The thing about committing to kayaking is that sometimes the weather won’t allow it. But my days on the water have begun to satiate my desire for solitude. I grow curious about the Amalfitans who live their lives on the water and make my way to the eastern end of the coast, where tourism hasn’t encroached entirely on daily life just yet. In Cetara, a small fishing village, the rich blue gives way to turquoise, and yachts are replaced by tuna boats, crusty with barnacles. The morning I arrive is a gray one, and the fishing craft in the harbor are taking a beating. It’s too rough to go on the water, so instead, men in this speck of a town are draining espressos and filling ashtrays at the shoreline cafés. Except for Antonio di Mauro, who is standing beside his white car, trunk open, and looking mournfully at the churning waves.
Normally, he tells me, he’d be shirtless, spearing octopi by hand. At my cocked eyebrow, he just shrugs and brandishes a dagger from a pouch at his hip. In his trunk is a tangle of scuba gear, and he pulls out his flippers. “Come back in the summer and I’ll bring you the whole ocean floor,” di Mauro says with a ruddy-cheeked smile.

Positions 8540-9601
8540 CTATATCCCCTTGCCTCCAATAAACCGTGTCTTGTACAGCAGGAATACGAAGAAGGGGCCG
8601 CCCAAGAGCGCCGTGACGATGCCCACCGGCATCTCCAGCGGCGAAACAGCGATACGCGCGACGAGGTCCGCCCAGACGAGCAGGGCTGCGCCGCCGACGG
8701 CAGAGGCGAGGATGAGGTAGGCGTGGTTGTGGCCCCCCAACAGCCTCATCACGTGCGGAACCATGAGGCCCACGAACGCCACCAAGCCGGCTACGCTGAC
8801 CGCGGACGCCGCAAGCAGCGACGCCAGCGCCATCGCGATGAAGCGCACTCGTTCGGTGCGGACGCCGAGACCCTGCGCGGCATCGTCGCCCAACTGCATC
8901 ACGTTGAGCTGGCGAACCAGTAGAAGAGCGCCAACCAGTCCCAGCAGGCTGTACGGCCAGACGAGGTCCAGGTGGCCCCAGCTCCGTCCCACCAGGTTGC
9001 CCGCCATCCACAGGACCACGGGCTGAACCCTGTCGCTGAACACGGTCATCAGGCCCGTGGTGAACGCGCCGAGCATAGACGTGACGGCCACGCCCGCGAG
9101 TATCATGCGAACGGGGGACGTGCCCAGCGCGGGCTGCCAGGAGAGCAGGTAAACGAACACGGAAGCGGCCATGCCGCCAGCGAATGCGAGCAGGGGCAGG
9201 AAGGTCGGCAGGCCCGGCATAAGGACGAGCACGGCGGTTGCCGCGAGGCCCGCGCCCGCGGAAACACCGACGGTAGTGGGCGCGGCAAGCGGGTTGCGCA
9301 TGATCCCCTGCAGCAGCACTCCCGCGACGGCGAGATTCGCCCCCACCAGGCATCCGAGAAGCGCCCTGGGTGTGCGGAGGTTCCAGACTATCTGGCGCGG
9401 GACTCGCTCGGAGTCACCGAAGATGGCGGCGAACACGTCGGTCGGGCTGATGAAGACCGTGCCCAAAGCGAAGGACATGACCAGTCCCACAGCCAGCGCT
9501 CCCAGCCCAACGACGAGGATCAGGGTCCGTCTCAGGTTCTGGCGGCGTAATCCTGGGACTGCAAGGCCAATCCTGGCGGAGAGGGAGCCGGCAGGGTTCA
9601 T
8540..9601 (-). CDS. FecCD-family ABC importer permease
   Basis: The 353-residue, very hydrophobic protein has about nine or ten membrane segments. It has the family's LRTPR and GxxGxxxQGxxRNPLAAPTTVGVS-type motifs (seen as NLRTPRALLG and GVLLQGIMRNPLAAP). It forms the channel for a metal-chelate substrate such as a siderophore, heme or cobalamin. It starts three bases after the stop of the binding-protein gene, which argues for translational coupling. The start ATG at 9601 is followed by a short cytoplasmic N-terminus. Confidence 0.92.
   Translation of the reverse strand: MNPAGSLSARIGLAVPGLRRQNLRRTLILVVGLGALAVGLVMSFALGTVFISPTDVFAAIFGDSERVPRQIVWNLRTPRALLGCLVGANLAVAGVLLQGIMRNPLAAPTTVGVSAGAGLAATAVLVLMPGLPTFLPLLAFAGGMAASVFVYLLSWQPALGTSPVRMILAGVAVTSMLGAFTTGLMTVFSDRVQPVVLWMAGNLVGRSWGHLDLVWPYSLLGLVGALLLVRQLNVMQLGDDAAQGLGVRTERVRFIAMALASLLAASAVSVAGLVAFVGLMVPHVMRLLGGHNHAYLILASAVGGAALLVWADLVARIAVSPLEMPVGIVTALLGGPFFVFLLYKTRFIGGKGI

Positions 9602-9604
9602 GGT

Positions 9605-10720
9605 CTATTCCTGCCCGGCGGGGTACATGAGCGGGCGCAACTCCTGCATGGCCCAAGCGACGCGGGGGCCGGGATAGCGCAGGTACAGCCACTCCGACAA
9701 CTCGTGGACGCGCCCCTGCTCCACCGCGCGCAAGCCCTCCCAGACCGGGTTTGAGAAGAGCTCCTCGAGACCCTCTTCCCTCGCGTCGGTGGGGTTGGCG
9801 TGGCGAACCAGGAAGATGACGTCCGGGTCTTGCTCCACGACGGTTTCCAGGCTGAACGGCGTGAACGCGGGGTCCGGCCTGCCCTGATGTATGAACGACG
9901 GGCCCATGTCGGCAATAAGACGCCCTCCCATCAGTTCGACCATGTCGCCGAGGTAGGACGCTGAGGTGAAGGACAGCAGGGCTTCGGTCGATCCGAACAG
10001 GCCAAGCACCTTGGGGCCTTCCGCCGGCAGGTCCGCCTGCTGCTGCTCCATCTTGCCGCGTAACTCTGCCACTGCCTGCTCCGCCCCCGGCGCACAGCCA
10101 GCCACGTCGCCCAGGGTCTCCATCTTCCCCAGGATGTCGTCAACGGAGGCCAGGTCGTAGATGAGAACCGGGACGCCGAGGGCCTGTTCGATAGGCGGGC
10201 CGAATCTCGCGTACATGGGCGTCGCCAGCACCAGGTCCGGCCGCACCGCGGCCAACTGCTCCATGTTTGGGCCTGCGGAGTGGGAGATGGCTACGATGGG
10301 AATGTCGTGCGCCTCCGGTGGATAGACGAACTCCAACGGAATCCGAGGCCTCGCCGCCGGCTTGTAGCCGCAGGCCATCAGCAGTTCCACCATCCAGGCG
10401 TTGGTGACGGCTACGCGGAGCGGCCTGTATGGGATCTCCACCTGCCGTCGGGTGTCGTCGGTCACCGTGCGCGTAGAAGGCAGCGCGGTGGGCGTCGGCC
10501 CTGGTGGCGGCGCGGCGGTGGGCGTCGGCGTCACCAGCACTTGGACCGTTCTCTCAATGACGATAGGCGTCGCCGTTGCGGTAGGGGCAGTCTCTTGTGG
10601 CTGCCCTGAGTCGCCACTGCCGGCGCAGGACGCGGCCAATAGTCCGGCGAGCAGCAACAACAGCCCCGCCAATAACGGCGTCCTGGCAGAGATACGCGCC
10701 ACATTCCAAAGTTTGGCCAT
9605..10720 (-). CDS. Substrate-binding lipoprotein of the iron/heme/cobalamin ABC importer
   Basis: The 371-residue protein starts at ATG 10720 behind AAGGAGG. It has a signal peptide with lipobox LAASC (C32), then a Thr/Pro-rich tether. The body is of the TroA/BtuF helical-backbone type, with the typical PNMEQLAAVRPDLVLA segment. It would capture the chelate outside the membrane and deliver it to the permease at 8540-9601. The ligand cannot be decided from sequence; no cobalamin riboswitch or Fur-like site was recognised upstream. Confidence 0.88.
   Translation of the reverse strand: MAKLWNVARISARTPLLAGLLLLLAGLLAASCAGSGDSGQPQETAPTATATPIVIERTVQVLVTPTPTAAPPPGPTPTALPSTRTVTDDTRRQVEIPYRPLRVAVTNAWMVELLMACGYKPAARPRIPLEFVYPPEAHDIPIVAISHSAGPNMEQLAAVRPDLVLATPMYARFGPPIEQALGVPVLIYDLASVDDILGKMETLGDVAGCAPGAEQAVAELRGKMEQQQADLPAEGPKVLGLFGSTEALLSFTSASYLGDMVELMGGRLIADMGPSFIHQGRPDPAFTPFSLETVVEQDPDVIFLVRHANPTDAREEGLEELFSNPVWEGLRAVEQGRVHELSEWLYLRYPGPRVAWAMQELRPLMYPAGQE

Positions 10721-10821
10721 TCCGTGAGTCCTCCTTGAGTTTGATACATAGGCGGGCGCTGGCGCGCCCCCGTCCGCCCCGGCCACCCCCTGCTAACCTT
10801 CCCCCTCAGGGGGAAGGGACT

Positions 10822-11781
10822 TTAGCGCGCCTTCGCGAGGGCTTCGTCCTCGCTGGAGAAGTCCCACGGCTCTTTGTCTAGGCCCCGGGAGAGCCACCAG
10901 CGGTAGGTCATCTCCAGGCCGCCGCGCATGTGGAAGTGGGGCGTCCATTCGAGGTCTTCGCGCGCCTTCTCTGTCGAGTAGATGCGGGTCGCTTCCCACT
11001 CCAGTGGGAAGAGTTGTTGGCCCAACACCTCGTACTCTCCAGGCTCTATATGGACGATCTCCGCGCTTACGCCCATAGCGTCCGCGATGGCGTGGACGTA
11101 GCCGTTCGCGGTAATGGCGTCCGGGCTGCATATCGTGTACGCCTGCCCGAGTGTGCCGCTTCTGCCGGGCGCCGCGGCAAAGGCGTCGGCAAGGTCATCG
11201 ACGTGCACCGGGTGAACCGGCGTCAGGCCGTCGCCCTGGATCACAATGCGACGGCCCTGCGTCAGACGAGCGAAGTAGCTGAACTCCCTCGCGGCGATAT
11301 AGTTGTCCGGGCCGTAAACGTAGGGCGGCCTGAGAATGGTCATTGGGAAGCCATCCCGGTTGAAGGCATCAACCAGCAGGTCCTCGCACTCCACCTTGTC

He’s spent his whole life in Cetara, in a family of fishermen, raising his kids from the money he made on the tuna boats that still send tons of the Mediterranean’s best tuna to Japan every season. He remembers when the streets would run oily with anchovy syrup, the scent of fermented colatura so thick in the air that no matter where you went you couldn’t not smell it. “I feel lucky,” he says, “to have been able to live that life.” This end of the Costiera Amalfitana is quieter, but the village is changing. It’s one of the last bastions of industry along the coast, di Mauro says, though tourism is taking hold, and a life on the water is a novelty now. More than half of the village doesn’t fish anymore. “People have mixed feelings about it,” he says. “Tourism is easier work, but fishing is what we know.”